Brexit Rebel Leader Now "90% Sure We Will Drop Out With 'No Deal'"

After months of trying, a cross-party group of backbenchers finally succeeded late last month in wresting control of the Commons agenda from the government in an unprecedented move. But in an indication of just how dysfunctional the Brexit process has become, the group's hopes for formulating a consensus around an alternative to Theresa May's now thrice-rejected withdrawal agreement have been dashed, as the Commons has rejected every alternative proposal raised during two separate indicative votes over the past week.

Now, with Speaker Bercow reportedly contemplating stopping May from bringing her deal back for a fourth vote, and different factions in the Commons demanding the prime minister push for a "managed" no deal exit (a possibility that the EU has already rejected) while another pushes May to ask for a lengthy Article 50 extension, and EU chief negotiator Michel Barnier warning that a no-deal exit for Britain is looking "more likely by the day" and that extending Article 50 would pose "significant risks."

Another group of Brexiteer cabinet ministers is reportedly urging May to issue a "final ultimatum" for the EU to change the Irish Backstop, while Chancellor of the Exchequer Philip Hammond is reportedly planning to admonish the Commons for failing to deliver Brexit, and urge them to now consider calling another referendum.


Sir Oliver Letwin

Amid the chaos, Sir Oliver Letwin, the leader of the backbenchers group, told Sky News on Tuesday that he has no plans to call for another indicative vote on Wednesday, though his group will once again control the agenda thanks to a business motion passed yesterday. Furthermore, in perhaps the clearest sign that Letwin, the would-be Brexit savior, has thrown in the towel, he reportedly said he's now "90% sure we'll drop out with No Deal." His ally Nick Boles, who sponsored a proposal in Monday's indicative vote that would have called for a softer Brexit, resigned the Tory whip and left the conservative party last night after blaming the party for failing to get its shit together.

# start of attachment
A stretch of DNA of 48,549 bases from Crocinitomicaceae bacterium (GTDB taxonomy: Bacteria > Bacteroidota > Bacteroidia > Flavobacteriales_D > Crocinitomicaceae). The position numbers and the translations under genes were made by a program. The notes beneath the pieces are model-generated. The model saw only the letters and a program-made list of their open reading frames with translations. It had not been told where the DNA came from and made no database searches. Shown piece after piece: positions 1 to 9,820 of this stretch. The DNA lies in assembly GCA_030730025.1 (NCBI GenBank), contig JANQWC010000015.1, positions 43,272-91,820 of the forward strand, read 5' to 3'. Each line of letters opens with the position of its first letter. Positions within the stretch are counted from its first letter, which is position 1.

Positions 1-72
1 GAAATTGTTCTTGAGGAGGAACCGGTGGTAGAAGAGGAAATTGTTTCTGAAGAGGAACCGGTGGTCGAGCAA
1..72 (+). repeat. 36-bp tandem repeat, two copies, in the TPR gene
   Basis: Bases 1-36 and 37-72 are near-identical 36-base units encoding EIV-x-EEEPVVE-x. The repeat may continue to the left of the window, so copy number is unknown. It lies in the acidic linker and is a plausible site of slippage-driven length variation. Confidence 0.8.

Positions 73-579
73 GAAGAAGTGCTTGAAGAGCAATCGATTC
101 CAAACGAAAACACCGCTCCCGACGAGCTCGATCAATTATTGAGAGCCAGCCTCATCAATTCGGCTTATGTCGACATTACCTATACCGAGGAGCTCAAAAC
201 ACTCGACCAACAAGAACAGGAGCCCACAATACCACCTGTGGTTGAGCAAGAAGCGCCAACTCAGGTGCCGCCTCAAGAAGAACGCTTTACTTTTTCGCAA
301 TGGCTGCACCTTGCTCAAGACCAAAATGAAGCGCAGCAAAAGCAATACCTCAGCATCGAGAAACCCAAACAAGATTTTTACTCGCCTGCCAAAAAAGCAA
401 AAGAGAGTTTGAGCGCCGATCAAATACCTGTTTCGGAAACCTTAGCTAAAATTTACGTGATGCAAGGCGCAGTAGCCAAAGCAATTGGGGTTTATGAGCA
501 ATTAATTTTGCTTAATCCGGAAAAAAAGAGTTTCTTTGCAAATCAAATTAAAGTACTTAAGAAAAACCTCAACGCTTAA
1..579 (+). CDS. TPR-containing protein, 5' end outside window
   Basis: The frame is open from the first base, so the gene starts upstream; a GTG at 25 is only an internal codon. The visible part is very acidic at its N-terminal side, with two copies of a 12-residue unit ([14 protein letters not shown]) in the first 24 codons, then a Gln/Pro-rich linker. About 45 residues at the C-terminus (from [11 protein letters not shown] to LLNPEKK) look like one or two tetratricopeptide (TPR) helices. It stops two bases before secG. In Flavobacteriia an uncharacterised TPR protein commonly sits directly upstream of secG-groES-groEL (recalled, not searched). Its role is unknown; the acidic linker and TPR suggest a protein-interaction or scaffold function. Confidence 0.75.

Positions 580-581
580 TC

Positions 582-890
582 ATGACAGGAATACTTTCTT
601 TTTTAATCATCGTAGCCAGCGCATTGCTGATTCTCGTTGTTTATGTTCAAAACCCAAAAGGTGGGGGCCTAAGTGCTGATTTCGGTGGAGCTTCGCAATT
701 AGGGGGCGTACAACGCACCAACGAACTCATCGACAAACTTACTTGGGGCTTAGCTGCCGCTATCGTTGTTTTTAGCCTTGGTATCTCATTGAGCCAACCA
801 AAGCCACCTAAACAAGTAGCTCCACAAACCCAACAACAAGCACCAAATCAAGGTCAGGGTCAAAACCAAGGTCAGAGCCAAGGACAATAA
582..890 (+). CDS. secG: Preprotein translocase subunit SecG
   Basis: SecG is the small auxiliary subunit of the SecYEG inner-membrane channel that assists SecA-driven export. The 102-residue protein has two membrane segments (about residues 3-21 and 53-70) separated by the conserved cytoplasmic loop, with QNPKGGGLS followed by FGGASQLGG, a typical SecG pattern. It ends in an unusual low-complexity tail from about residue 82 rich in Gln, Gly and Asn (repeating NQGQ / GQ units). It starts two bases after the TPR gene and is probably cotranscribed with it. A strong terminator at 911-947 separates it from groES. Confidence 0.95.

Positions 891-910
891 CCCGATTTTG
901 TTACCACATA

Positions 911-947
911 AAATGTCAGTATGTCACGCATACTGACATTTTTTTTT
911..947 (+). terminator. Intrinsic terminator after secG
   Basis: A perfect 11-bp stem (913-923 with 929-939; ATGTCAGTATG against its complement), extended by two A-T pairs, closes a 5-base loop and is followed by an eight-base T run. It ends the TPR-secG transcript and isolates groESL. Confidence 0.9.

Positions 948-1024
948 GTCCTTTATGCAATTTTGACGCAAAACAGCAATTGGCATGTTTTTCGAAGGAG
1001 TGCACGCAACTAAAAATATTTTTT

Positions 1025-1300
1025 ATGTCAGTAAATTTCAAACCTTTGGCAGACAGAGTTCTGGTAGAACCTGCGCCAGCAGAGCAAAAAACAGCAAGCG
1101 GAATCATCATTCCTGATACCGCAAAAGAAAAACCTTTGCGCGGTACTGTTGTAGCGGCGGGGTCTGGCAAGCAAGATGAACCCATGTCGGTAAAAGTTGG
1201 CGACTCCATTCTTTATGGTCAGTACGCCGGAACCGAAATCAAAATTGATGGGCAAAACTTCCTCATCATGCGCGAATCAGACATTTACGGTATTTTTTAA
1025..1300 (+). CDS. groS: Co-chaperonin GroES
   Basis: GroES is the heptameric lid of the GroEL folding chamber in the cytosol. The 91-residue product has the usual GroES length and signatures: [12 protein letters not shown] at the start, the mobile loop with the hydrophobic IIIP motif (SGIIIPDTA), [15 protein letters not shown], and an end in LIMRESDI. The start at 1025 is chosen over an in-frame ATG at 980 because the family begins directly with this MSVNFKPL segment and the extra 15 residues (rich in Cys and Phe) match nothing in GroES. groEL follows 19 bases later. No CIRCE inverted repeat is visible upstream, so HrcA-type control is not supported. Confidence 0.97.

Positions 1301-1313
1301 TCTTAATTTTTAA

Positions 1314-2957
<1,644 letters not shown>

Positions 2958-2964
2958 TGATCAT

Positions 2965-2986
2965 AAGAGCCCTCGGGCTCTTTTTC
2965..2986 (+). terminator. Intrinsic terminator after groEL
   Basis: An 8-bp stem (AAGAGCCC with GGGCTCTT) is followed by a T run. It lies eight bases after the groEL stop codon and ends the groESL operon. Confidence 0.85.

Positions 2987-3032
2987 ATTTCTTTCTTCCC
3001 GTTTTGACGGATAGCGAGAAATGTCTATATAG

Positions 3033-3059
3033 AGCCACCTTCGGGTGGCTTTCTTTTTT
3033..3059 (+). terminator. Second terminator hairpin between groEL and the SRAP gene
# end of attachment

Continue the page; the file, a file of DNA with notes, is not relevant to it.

Meanwhile, No. 10 officials reportedly told the cabinet during a five-hour marathon meeting on Tuesday that if the Commons doesn't pass May's withdrawal agreement on the fourth attempt, that the most likely alternative would be a lengthy extension of Brexit. Though it's unclear how they arrived at this conclusion, considering the EU has said it probably won't approve another extension.

As the Commons splinters into competing factions, another group of cross-party MPs is preparing to put forward a bill that would try to definitively rule out 'No Deal'...though it's not exactly clear how this would work (remember, MPs have already ruled it out in a non-binding vote). For now at least, the pound has erased its gains from overnight on the latest batch of disheartening Brexit news...though if 'No Deal' is confirmed during an emergency EU summit later this month, analysts see more downside ahead.